More than 1 million without power as Irma bears down on Florida

Boats ride out Hurricane Irma in a marina in Miami, Florida, on September 10, 2017. (AFP)
Updated 10 September 2017

More than 1 million without power as Irma bears down on Florida

MIAMI/FORT MYERS, Florida: Packing 130-mph (210-kph) winds, Hurricane Irma knocked out electricity to more than 1 million Florida homes and businesses on Sunday and threatened the state’s Gulf Coast with potentially catastrophic flooding.
The storm, one of the most powerful ever recorded in the Atlantic, passed over the Florida Keys archipelago off the state’s southern tip and was on a course for the state’s western coast, which was expecting storm surges — water driven ashore by the winds — of up to 15 feet (4.6 m), according to the National Hurricane Center.
“I am very concerned about the west coast,” Florida Governor Rick Scott told “Fox News Sunday.” The coastline is home to cities like Tampa and St. Petersburg.
Irma, which prompted one of the largest evacuations in US history, is expected to cause billions of dollars in damage to the third-most-populous US state, a major tourism hub, with an economy comprising about 5 percent of US gross domestic product.
About 1.1 million Florida homes and businesses had lost power by mid-morning as the storm pummeled the southern part of the state, utility Florida Power & Light said.
Irma is currently a Category 4 hurricane that has now passed over the lower Florida Keys and is headed toward the mainland, the NHC said in its latest update.
Irma, which killed at least 22 people as it tore through Caribbean islands toward Florida, has already claimed at least one life in the state. Emergency responders in the Florida Keys said they pulled a man’s body from his pickup truck, which had crashed into a tree in high winds.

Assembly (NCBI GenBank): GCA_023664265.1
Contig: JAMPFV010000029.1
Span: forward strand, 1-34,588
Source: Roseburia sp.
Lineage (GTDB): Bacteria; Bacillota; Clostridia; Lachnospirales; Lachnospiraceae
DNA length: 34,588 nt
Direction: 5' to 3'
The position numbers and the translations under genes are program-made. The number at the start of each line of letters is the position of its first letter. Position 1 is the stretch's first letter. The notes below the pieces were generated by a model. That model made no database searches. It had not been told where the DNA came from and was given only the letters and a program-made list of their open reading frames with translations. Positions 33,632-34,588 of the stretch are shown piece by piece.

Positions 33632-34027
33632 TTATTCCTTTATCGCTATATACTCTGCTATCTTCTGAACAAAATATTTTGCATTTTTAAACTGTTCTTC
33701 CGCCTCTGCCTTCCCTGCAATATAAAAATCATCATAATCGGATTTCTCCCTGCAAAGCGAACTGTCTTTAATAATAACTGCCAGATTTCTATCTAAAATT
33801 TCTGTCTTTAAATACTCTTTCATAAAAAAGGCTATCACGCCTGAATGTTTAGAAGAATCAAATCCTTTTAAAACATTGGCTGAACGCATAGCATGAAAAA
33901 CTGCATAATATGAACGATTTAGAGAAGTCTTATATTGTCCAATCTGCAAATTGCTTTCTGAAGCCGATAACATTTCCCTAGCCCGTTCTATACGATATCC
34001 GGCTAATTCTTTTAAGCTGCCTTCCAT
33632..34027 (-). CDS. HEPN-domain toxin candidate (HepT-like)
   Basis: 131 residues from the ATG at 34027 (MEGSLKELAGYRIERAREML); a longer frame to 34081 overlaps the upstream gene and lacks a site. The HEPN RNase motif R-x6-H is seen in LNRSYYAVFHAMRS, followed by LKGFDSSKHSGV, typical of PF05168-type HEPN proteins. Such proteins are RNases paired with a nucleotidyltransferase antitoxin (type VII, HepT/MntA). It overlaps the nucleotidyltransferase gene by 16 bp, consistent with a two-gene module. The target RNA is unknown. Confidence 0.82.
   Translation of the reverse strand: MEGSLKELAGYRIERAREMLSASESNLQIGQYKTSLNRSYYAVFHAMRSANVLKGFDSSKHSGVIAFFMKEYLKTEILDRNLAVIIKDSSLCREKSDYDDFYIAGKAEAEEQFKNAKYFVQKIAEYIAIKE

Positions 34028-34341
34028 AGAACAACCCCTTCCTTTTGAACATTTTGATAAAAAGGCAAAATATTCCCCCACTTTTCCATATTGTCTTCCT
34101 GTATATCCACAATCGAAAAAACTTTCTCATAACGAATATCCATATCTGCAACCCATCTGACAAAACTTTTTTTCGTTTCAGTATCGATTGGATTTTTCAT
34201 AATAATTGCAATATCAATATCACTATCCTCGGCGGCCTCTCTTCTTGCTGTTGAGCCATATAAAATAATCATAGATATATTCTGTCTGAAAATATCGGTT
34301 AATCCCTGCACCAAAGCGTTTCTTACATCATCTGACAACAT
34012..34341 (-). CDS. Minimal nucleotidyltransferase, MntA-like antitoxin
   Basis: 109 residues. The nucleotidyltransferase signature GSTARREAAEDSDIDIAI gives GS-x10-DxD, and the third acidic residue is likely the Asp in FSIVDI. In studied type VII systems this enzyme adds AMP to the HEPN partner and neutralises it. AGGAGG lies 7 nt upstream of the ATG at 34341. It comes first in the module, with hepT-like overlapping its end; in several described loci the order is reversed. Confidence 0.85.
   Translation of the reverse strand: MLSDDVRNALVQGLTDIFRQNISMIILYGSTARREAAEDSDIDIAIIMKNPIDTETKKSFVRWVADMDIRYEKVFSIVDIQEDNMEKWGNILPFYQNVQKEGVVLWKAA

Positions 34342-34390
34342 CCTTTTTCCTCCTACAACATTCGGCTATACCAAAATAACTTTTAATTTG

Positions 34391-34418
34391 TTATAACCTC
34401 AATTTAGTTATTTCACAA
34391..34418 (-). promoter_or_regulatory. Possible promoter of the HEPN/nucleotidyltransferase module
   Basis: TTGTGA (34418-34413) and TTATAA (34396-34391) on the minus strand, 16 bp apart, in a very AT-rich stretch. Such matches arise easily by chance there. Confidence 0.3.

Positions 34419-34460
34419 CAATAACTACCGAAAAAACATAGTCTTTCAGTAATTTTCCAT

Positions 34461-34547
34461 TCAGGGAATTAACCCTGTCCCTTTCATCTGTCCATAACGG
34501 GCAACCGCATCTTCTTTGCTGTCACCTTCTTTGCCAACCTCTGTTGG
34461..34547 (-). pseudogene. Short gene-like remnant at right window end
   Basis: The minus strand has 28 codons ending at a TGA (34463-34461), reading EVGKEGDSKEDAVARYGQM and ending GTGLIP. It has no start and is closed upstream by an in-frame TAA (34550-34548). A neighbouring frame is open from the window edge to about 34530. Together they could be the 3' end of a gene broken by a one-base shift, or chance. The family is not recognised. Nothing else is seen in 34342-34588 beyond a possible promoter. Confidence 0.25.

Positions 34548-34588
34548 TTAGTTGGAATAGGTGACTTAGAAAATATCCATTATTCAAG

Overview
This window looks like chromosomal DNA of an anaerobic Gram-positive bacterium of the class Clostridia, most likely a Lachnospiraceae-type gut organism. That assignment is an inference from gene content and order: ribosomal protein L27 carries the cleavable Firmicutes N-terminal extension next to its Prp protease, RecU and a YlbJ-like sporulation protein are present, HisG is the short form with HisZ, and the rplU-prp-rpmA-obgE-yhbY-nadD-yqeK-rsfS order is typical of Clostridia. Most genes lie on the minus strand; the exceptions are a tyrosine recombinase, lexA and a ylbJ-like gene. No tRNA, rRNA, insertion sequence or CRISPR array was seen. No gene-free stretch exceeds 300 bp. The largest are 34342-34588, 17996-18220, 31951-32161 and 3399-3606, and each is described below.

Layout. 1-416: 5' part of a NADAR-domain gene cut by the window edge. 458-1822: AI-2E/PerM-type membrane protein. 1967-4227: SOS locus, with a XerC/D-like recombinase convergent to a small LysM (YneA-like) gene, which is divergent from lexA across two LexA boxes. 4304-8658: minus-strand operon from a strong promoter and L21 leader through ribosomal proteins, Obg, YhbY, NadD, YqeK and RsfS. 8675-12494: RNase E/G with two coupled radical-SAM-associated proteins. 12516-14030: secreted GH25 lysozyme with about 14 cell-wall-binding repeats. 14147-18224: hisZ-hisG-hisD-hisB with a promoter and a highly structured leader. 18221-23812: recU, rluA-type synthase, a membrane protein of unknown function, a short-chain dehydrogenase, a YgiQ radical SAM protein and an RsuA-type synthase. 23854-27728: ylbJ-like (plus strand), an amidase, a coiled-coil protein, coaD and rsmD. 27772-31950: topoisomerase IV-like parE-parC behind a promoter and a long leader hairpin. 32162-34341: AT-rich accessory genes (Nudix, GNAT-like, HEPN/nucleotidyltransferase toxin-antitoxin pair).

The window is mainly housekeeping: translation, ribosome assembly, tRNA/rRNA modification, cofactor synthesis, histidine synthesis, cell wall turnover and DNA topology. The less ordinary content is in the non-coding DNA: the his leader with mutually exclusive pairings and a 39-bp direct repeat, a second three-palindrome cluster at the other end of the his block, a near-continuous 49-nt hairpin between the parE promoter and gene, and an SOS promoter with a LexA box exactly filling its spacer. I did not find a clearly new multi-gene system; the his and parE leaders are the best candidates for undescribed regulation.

The storm winds downed trees and signs and shook buildings in Miami, which was still 100 miles (160 km) from Irma’s core.
“We’re going to get 100-mile-an hour winds,” said Bob Korosec, an 83-year-old retiree who planned to ride out the storm with his wife in their St. Petersburg home. “We picked up all the stuff outside that could be a missile into our house. I just hope it doesn’t blow off our roof.”
STORM BABY
One woman in Miami’s Little Haiti neighborhood delivered her own baby, with medical personnel coaching her on the phone because emergency responders were not able to reach her, the city of Miami said on Twitter. The two are now at the hospital, it said.
Ahead of the storm, officials in Florida had ordered a total of 6.3 million people, or about a third of the state’s population, to evacuate.
But some people decided to ride out the storm in their homes. Midway up the state’s Gulf Coast in Clearwater, Sarah Griffin said she planned to hunker down in a closet in her boarded-up concrete house.
“You’ve just got to have plenty of beer, Captain Morgan, vodka, (and) you’ll get through,” said Griffin, 52.
The NHC has put out a hurricane warning and a tropical storm warning stretching through almost all of Florida into Georgia and South Carolina, home to more than 20 million people.
Irma comes just days after Hurricane Harvey dumped record-setting rain in Texas, causing unprecedented flooding, killing at least 60 people and leaving an estimated $180 billion in property damage in its wake. Almost three months remain in the Atlantic hurricane season, which runs through November.


New bid to find buyer for Air India slammed as ‘selling family silver’

Updated 2 min 56 sec ago

New bid to find buyer for Air India slammed as ‘selling family silver’